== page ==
TED SIMONS: AND THAT’S WHAT SETS THE TOURISM INDUSTRY. GIVE ME THE AVERAGE TOURIST. WHERE DO THEY COME FROM? WHAT ARE THEY DOING WHEN THEY GET THERE?

ED GILLIGAN: PHOENIX METROPOLITAN AREA AND TUCSON METROPOLITAN AREA ARE THE LARGEST CONTRIBUTORS RIGHT NOW. IT'S WEEKEND TOURISM. TWO OR THREE DAYS IN WILCOX AND COCHIES COUNTY, THERE’S JUST SUCH DIVERSITY AND ACTIVITY. GO TO THE TASTING ROOMS, SOCIALIZE WITH THE WINE MAKERS AND SUCCESSFUL TO THE NATIONAL MONUMENT. THE CAVERNS. THE AREA HAS A LOT TO OFFER. YOU CAN WORK IN A LOT OF ACTIVITIES IN ONE WEEKEND.

TED SIMONS: HOW ARE THE OLD-TIMERS IN WILCOX TAKING ALL OF THIS?

ED GILLIGAN: TO ME, IN A VERY POSITIVE WAY, AND THAT'S ONE OF THE IMPACTS OF THE BOARD WORKING, IT'S NOT JUST THE VINEYARD OWNERS AT THE MEETING. LOCAL RESIDENTS COMING AND SAYING, I WASN'T SURE WHAT WE WERE GETTING WHEN THIS WAS HAPPENING, BUT THIS IS GREAT. WE ARE SEEING INVESTMENT IN THE AREA. WE LIKE OUR NEIGHBORS. WE ARE MOVING FORWARD WITH THAT.

TED SIMONS: GIVE US YOUR PERSONAL EXPERIENCE. YOU WERE A BIG DEAL IN TEMPE. YOU MADE A LOT OF CHANGES THERE. YOU GO TO WILCOX AND WHAT GOT INTO YOU?

ROD KEELING: WE GOT INTO WINE. THEY STARTED SERVING BY GLASS ON MILL AVENUE. I WAS EDUCATED BY OUR BOARD MEMBERS AND I THOUGHT THIS IS GREAT. I WANT TO MAKE IT NOT COLLECT IT. MY WIFE AND I, JEN SHAFER, WE WORKED FOR THE TOWN OF TEMPE FOR MANY YEARS, WE FOUND A PIECE OF PROPERTY IN COCHESE COUNTY AND 10 MILES SOUTH OF THE NATIONAL MONUMENT AND WE BOUGHT IT.

TED SIMONS: WERE YOU LIKE OLIVER WENDEL DOUGLASS AT GREEN ACRES, YOU GOT THERE AND DIDN'T KNOW A LOT ABOUT IT?

ROD KEELING: THIS IS THE 99TH YEAR THAT THE KEELING’S AND THE MONTGOMERYS HAVE BEEN FARMING IN ARIZONA. MY BROTHER FARMED FOR 44 YEARS. I GOT A LOT OF HELP FROM HIM.

TED SIMONS: I BET YOU DID. WHAT'S NEXT? WHAT DO YOU WANT TO SEE?

ED GILLIGAN: I WANT TO SEE A LOT OF INVESTMENT IN THE AREA. IT'S ONE OF THOSE RARE CLIMATES WITH JUST IDEAL CIRCUMSTANCE FOR GROWING GRAPES AND HAVING VINEYARDS, RESTAURANTS, SUPPORTING INDUSTRIES, BED AND BREAKFASTS, DIVERSITY IN PLACES TO STAY. WE HAVE A WONDERFUL CLIMATE. IT'S GETTING ALL OF THE SUPPORTING INDUSTRY.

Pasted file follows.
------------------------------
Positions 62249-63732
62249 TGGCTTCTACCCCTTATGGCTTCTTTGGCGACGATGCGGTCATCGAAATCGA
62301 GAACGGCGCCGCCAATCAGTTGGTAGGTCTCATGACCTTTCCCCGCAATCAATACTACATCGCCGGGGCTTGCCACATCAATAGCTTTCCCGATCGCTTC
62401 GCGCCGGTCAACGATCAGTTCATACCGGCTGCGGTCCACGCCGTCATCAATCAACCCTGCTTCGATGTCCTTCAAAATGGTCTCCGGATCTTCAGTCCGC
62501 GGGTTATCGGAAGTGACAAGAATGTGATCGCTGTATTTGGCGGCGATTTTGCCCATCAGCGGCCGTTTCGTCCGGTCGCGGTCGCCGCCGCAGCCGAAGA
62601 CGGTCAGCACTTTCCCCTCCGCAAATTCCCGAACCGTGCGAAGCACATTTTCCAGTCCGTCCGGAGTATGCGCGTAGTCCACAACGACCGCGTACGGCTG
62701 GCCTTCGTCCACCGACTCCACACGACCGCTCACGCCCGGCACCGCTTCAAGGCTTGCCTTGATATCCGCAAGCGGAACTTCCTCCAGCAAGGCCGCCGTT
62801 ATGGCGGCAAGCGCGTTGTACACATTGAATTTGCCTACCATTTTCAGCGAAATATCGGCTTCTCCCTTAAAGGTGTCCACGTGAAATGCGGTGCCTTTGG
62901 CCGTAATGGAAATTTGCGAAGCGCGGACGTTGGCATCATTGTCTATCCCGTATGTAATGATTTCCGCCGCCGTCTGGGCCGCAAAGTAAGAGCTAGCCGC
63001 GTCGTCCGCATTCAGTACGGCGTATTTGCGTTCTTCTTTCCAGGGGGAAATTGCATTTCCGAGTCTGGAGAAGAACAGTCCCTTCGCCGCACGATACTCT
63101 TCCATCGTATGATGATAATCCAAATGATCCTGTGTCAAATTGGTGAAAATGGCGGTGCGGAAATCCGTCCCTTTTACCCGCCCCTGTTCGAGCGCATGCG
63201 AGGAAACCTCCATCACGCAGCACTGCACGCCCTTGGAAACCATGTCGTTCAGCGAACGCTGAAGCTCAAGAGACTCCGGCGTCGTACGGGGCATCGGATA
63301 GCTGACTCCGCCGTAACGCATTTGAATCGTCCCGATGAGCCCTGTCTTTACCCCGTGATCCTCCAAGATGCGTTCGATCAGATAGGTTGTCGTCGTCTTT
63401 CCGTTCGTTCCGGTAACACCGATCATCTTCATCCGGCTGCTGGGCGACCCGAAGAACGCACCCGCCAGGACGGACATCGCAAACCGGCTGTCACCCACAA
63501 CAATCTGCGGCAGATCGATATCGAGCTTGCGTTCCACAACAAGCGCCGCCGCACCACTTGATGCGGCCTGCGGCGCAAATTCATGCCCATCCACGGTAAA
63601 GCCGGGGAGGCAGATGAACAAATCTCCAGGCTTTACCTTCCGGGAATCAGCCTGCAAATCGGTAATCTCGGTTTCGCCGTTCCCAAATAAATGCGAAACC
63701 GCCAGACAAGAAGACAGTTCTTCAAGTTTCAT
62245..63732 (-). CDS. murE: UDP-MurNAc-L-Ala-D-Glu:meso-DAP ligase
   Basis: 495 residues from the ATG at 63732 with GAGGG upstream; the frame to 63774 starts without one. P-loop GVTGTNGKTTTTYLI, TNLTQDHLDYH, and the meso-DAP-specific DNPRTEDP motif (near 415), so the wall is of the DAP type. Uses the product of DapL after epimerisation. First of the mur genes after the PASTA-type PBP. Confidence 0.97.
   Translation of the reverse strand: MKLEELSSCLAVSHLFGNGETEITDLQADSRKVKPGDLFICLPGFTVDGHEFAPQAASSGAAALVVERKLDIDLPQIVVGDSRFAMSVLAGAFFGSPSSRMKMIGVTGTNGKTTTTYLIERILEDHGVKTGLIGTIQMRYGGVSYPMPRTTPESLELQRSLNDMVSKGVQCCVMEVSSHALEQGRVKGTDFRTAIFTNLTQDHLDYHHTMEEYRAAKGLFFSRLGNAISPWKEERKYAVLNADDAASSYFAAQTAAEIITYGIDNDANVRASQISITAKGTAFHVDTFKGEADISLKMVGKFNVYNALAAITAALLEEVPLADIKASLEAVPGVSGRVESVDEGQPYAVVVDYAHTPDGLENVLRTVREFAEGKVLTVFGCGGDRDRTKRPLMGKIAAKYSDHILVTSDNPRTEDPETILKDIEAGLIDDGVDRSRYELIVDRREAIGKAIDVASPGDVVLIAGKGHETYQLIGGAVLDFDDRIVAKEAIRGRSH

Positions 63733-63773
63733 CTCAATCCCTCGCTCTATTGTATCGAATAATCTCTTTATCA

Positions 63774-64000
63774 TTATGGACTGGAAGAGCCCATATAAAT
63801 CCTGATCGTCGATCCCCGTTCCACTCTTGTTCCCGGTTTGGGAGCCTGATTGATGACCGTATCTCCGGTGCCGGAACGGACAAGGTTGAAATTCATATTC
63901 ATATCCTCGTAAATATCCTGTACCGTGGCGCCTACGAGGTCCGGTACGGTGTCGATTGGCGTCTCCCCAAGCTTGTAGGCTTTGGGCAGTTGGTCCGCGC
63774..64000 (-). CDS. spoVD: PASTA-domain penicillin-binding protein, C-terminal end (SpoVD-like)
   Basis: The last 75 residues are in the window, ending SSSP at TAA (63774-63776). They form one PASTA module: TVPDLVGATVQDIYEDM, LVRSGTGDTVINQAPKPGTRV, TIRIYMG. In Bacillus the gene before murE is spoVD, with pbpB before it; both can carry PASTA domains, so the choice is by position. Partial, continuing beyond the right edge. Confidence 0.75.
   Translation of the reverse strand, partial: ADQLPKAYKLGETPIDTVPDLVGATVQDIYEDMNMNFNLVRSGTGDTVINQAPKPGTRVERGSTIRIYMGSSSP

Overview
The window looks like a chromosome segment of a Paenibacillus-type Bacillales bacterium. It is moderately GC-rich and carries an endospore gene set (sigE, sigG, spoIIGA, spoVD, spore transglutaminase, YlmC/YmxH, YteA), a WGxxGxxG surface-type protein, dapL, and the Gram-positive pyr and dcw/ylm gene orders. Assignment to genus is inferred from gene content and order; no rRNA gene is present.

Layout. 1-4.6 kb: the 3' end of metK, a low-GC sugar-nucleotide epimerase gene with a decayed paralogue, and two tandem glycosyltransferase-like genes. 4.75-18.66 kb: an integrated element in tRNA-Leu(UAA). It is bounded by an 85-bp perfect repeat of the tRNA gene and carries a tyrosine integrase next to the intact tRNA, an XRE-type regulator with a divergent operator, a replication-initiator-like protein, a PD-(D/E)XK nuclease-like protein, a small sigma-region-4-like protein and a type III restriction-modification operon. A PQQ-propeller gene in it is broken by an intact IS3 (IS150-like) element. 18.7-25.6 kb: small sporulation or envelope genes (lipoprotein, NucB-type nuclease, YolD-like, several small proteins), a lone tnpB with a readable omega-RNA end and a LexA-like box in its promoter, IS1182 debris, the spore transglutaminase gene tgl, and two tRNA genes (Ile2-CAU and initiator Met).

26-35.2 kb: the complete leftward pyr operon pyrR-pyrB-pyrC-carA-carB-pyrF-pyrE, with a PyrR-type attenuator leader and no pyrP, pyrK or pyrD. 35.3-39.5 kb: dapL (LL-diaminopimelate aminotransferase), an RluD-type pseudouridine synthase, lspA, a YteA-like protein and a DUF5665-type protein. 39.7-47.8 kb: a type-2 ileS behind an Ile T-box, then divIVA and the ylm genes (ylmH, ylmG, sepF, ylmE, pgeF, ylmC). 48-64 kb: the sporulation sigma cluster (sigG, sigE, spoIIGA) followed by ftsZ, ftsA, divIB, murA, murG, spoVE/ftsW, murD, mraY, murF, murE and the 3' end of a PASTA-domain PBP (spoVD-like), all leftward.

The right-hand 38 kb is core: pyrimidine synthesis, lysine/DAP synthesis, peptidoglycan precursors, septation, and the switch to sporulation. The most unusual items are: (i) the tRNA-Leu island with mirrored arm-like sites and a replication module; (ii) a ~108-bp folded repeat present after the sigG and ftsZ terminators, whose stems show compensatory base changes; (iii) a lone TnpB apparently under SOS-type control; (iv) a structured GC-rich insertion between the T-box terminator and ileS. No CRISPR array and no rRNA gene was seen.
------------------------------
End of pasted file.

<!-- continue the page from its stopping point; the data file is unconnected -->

TED SIMONS: ROD DO YOU HAVE ENOUGH WATER DOWN THERE FOR ALL OF THIS?

ROD KEELING: THAT'S A GOOD QUESTION. I HAVE BEEN SPENDING TIME ON VARIOUS COMMITTEES WORKING ON THAT ISSUE. WILCOX BASIN HAS A LOT OF WATER. WE ARE IN A 5-1 OVERDRAFT OF GROUND WATER, NO IMPORTED WATER. THE EASY ANSWER TO THAT, IF ALL 60,000 IRRIGATED ACRES IN THE BASIN WERE IN OVERDRAFT, WE WOULD BE IN BALANCE. IT'S IMPORTANT TO LET THE MARKETPLACE DRIVE THE TRANSITION TO THE HIGH QUALITY, HIGH VALUE, LOW WATER USE PLANTS AND FARMING. IT WILL TRANSFORM THE WATER PROBLEM BUT IT’LL ALSO TRANSFORM THE ECONOMY.

TED SIMONS: SOUNDS LIKE A LOT OF PROBLEMS GOING ON. GOOD LUCK WITH YOUR FUTURE. THANK YOU.

The population of a small town in southern Arizona may have struck gold with their growing wine industry, supplying over 75% of the state’s grapes and contributing to the $56 million in wine tourism statewide.

“We’re seeing the growth of an industry,” Cochise County Administrator Ed Gilligan says. “[There are] significant private capital investments for vineyards and buildings to support wine tasting… It’s really leading to increased tourism and revitalization of the downtown district.”

Rod Keeling, partner in Keeling Shaefer Vineyards, says he grows six varieties of grapes. The Mediterranean variety grows best despite the climate being closer to Mendoza, Argentina because of the high altitude. Keeling says one of the most important climate factors to take into account for vineyards are the daytime and nighttime temperatures. As the temperatures dip after the sun goes down, it allows the sugar and tastes to set, says Keeling.

Gilligan hopes to see more investments in the area in the future. There are plenty of activities to keep a visitor busy for an entire weekend in Wilcox, Gilligan says, but he wants to see a greater diversity in places to stay. Also, the roads to Willcox Bench, which is a popular area, is dirt. If they were paved, it would make it easier for tourists to visit. Luckily, Gilligan says there has been strong cooperation to get these goals met.

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In this segment:

Ed Gilligan: Administrator, Cochise County
Rod Keeling: Keeling Schaefer Vineyards